It would had made sense to cut their teeth's into this new business (making metallic planes)
The following year, in 1907 Stanley bought them, and build a new factory near the new Roxton Pond Tool & Mill Co plant. Rather than wasting the new wooden factory which was only 3 years old at the time, they manufactured “Siegley” planes in it until the 1920’s.
In his book Rumph mentioned that at some point during the teens to 1920’s some or all of the Siegley Tool Company (New Britain Ct) line was manufactured in Canada. Stanley discontinued the Siegley line in 1927.
So Stanley made’s Siegley planes were first made in New Britain Connecticut (1901) then in Roxton Pond Quebec, Canada (1907). At that time did Stanley continued with their production concurently in New Britain, or did they shifted everything to Roxton Pond??
That Jacob Siegley design for a plane sure got around. What made it so popular that it was made alongside the Bailey design for a while by Stanley?
It was in a bid to capitalise on the good reputation of Siegley.
It is a lighter, sturdy, yet simple design. The side walls of the planes are tapered inside, it is thicker at the bottom. You can feel that difference easily with your fingers.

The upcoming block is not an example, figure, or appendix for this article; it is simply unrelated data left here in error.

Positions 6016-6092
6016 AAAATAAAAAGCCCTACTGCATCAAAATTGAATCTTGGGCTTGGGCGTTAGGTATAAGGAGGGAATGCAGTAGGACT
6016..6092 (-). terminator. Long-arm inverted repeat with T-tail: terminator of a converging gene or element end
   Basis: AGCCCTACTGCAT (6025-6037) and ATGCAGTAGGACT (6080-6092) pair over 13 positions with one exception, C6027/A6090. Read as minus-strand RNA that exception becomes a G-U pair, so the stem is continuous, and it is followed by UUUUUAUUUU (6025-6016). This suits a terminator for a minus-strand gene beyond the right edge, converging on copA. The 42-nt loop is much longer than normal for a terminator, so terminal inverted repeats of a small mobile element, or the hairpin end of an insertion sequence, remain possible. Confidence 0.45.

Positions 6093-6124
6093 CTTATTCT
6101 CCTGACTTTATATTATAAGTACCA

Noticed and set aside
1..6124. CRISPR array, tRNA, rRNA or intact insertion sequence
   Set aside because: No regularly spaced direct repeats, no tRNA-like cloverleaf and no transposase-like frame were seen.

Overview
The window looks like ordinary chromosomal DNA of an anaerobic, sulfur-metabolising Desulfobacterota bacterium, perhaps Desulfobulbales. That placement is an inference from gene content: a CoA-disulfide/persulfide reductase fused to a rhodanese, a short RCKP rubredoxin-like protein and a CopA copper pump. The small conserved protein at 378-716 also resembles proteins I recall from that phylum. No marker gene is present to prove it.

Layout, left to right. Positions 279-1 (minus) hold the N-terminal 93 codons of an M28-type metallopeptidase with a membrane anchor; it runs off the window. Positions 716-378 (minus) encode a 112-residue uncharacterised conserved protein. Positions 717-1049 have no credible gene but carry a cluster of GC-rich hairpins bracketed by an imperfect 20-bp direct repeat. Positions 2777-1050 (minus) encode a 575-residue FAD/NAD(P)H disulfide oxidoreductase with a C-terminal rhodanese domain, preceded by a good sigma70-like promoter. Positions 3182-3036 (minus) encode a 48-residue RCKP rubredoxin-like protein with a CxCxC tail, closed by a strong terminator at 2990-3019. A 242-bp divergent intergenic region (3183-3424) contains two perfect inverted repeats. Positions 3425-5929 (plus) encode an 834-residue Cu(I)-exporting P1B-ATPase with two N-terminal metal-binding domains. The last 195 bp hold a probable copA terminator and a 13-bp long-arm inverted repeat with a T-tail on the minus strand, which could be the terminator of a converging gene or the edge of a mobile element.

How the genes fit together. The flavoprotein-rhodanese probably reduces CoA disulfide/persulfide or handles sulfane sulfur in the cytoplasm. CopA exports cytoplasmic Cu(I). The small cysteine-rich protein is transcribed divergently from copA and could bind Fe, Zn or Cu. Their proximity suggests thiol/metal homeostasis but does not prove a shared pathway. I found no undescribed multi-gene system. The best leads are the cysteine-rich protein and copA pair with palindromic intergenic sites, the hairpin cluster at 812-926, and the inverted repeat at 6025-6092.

For comparisons, I am using a US made Stanley Bailey No 5 Type 11 (1910-1918)
The things we do in our kitchen under the guise of research...
Yes Dear, breakfast is almost ready, just weighing some ingredients :-)
The Siegley No 5 weight in at 3.074 pounds
And yes, some previous owner drilled 4 holes on one side wall,
probably to attach a user made fence
The equivalent Stanley Bailey No 5 of a similar period
weight in at a whooping 1 pound more!!
Quite noticeable in your hands and while planning...trust me.
The frog is a simple piece which is permanently fixed to the bed of the planes via metal pins on each sidewalls. It used the then expired Bailey patent to adjust the iron in and out, but Bailey lateral aduster was still under patent protection (by Stanley, when this plane was patented), so they devised a unique system, requiring a narrow slot off sided to the left on the blades.
The pinned frog assembly is only touching the bed at the very bottom at the mouth.
The frog assembly is pinned at the bottom and near the top of the side wing.